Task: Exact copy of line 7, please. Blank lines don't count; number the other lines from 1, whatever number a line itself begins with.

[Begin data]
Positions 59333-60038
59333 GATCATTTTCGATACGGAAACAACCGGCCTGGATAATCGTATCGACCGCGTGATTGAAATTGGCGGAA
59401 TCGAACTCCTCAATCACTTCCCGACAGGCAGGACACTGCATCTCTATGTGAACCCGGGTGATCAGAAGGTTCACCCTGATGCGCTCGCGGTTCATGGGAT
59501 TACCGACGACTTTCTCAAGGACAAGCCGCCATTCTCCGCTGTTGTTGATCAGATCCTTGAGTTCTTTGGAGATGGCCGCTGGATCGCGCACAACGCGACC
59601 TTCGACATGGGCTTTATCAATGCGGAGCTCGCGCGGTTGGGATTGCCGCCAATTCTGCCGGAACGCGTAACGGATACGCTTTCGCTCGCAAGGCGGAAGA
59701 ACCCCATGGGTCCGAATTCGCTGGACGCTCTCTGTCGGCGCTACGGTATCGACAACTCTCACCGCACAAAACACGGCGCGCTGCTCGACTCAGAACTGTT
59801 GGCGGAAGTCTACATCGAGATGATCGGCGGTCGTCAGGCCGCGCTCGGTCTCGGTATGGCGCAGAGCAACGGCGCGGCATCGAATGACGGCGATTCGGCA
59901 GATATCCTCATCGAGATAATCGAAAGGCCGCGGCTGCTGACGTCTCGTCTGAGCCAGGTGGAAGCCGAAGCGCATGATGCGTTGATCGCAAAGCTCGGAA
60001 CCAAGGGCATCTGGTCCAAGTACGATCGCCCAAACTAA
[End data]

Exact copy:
59801 GGCGGAAGTCTACATCGAGATGATCGGCGGTCGTCAGGCCGCGCTCGGTCTCGGTATGGCGCAGAGCAACGGCGCGGCATCGAATGACGGCGATTCGGCA